HAVANA. The prestigious New York Natural History Museum is interested in establishing closer ties with Cuba through research, educational and museological programs on the extraordinary biodiversity of the Caribbean island.
Doctor Ana Luz Porzencanski, Biodiversity and Conservation director of the American Natural History Museum told Prensa Latina in Havana that “we would like to continue to build upon longstanding ties with the National Museum of Cuba”.
The expert recently attended a symposium of natural history museums in the Cuban Capital’s Palace of Conventions during the X International Environment and Development Convention.
Dr. Porzencanski said that “the Natural history Museum of Cuba has, throughout its own history, played a fundamental part in bringing together specialists of the highest caliber who engage in international collaborations and contribute to research on a worldwide basis”.
She added that their publications do not relate exclusively to Cuban material, but they are also of interest to the global scientific community, maintaining international collaborations and playing a key educational role in learning about the extraordinary biodiversity of Cuba, through their exhibitions and educational programs.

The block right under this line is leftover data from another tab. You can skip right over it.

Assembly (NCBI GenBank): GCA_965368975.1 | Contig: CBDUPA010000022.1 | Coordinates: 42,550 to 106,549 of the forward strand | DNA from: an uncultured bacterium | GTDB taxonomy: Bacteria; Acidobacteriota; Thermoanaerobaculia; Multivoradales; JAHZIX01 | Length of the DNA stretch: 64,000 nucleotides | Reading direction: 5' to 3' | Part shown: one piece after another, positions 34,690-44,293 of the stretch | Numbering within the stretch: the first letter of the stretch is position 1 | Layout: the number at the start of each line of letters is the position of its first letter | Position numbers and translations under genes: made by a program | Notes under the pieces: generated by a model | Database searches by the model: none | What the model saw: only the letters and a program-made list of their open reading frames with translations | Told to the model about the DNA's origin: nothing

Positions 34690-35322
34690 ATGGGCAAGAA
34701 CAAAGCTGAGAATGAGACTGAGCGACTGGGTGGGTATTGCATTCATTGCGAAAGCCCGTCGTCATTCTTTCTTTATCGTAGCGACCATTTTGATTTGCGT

She noted how “in spite of the longstanding significant challenges faced, the museum continues to be an institution which is vital, creative and essential for the Cuban society”.
Porzencanski highlighted the commitment and dedication of the professionals at the museums to society, to learning, education and to the conservation of such institutions.
During the course of the symposium, the executive of Uruguayan origin emphasized the cultural heritage value of the collections, explaining that their practical value can be enriching to the point of developing new methods of investigation.
She added that specimen collections have today become resting places for past environments, and as such, records of genetic material and the changes in many of the Earth’s ecosystems.
They allow us to undertake research unimaginable ten years ago, to better understand, what is happening in the ecosystems of our world, such as the advances of exotic invasive species.
She explained how the spiritually humble and independent American Natural History Museum of New York manages an important 33 million piece portfolio of scientific specimens and artefacts exhibited in 45 permanent exhibition halls.
She said that amongst their current temporary exhibitions there is one dedicated to natural disasters, understanding the meteorological aspects of cyclones and tornadoes.
Another special exhibition: “Life on the edge” demonstrates the unique characteristics for living in extreme conditions of certain organisms.
Dr. Ana Luz Porzencanski pointed out that over the past 10 years, 250,000 school children benefited from the institution’s free educational programs.Share on FB Share on TT